Earlier this month, an appellate court in California issued a written opinion broadly interpreting what is considered a medical malpractice claim under the state’s statutory framework for cases involving medical negligence. In the case, Nava v. Saddleback Memorial Medical Center, the court determined that the plaintiff’s injury that occurred while he was being transported in the hospital on a gurney should have been brought within the one-year statute of limitations applicable to all medical malpractice cases.
Nava was a patient at Saddleback Memorial Medical Center. One day during his stay, he was being transferred from one part of the hospital to another on a gurney when the gurney tipped and Nava fell to the ground. As a result of the fall, Nava suffered fractures to his clavicle and his knee cap.
Nava filed a personal injury lawsuit against the hospital. The complaint was filed more than one year but less than two years after his injury. This is important because the applicable statute of limitations for negligence claims is two years; however, the statute of limitations for medical malpractice claims is one year.
Saddleback claimed that the lawsuit consisted of a medical malpractice claim and that the one-year statute of limitations should apply. Nava, on the other hand, urged the court to consider his claim as one of ordinary negligence, for which the two-year statute of limitations would apply.
The Court’s Decision and Nava’s Appeal
The trial court determined that Saddleback’s interpretation of the claim was correct, and it applied the one-year statute of limitations applicable to all medical malpractice cases. As a result, Nava’s claim was time-barred, and the case was dismissed. Nava appealed.
While the case was pending on appeal, the California Supreme Court decided a case with similar facts in which the court determined that claims arising out of the use of medical equipment should be considered medical malpractice claims in many situations. In that case, the plaintiff was injured when a bedrail collapsed, causing the plaintiff to fall to the floor. The relevant question, the court held, was whether the use of the medical equipment was “related to” the plaintiff’s medical care. If it was, the case should be considered a medical malpractice case. Applying this new line of reasoning, the court affirmed the lower court’s decision to apply the one-year statute of limitations.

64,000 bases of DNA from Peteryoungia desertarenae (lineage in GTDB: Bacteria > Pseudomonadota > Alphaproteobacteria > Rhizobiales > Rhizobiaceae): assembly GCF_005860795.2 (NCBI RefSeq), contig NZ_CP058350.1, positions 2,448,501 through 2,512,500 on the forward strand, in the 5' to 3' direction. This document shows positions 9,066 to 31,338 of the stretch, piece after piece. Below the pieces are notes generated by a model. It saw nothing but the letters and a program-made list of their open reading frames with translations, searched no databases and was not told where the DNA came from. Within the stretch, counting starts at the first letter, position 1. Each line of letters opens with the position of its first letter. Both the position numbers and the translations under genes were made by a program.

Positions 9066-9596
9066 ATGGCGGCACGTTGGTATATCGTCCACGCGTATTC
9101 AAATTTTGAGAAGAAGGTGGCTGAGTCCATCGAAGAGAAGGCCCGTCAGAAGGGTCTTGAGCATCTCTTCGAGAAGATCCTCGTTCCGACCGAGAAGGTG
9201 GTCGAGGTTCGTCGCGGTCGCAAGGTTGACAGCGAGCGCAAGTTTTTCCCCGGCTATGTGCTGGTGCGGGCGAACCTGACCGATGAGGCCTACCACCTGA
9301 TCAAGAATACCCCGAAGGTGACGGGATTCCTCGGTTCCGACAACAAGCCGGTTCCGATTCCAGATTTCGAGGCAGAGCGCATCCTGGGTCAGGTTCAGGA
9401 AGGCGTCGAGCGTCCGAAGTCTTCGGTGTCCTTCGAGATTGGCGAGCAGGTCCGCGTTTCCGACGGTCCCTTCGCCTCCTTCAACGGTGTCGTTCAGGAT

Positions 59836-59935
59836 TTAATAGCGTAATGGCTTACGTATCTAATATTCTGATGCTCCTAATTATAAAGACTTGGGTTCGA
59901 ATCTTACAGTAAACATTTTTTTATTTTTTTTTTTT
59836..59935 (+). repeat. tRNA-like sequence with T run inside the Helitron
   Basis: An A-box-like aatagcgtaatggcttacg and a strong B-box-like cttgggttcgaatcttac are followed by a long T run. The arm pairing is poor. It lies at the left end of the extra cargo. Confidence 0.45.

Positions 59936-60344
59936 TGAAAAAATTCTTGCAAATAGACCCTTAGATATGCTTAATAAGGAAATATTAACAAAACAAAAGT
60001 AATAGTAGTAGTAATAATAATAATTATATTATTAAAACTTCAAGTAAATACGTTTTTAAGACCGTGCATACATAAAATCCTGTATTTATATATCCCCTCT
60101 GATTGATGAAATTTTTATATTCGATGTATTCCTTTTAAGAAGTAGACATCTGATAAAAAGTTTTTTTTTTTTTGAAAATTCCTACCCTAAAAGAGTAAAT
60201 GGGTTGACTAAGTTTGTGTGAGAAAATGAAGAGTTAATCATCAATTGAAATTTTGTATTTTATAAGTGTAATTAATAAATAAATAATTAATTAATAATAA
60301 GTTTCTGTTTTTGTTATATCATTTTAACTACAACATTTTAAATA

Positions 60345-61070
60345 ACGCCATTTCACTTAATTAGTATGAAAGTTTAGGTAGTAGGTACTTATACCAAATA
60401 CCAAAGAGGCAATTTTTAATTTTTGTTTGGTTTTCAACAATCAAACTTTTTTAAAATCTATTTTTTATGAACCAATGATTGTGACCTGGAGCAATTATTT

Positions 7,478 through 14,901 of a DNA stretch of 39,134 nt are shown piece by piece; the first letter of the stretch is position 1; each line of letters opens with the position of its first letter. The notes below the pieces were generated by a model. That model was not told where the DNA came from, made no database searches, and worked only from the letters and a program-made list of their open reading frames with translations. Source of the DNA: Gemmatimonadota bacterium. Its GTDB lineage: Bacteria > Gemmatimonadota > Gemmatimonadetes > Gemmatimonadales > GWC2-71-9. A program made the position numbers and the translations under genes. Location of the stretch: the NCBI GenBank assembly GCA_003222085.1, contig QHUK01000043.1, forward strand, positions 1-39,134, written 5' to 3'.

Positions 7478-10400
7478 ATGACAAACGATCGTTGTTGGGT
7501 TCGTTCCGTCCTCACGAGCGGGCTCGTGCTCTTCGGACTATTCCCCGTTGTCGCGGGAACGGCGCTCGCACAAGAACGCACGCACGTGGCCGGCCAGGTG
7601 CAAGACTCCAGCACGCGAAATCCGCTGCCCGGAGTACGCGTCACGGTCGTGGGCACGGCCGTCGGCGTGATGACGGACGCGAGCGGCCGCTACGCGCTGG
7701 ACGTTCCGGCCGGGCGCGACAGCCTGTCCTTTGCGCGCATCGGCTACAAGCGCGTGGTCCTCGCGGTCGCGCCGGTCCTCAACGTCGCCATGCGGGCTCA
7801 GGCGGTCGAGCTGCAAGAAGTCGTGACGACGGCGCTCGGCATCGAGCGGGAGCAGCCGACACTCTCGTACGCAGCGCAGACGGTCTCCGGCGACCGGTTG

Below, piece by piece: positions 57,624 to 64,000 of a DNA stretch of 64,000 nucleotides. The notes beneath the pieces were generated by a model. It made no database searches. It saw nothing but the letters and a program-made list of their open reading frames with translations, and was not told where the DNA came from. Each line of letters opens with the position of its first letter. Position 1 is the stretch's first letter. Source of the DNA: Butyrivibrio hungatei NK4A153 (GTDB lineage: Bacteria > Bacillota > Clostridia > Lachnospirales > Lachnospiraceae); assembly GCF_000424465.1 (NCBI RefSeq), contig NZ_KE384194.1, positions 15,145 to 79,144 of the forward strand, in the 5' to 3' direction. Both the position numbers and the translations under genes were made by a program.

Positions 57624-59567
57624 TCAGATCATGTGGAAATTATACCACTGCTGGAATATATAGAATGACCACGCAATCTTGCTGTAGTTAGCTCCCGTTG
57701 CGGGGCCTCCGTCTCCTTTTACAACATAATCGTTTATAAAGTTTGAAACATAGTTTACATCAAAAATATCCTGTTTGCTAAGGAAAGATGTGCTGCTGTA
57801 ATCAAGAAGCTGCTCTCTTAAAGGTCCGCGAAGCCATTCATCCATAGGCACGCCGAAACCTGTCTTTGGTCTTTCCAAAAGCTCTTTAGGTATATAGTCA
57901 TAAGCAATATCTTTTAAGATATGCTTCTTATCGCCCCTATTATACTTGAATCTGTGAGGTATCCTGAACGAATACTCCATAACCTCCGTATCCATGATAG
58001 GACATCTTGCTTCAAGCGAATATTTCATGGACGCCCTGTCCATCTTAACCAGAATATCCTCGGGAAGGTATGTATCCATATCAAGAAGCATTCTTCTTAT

Have You Been a Victim of Negligent Medical Care?
If you or a loved one has recently been a victim of what you believe to be medical malpractice, you may be entitled to monetary compensation. As you can see from the above discussion, the timing of a case can be crucial, and waiting too long may result in your losing your right to recovery. The skilled personal injury attorneys at the South Florida medical malpractice law firm of Cohn & Smith have decades of experience enforcing the rights of injured clients, and we are well-versed in all applicable time frames and procedural requirements. Call 954-431-8100 today to set up a free consultation to discuss your case.
Related Blog Posts:
Court Applies “Discovery Rule” in Medical Malpractice Case, Allowing Plaintiff’s Late Filing, South Florida Injury Attorney Blog, October 17, 2016.
Respondeat Superior: Holding an Employer Responsible for a Negligent Employee’s Actions, South Florida Injury Attorney Blog, October 12, 2016.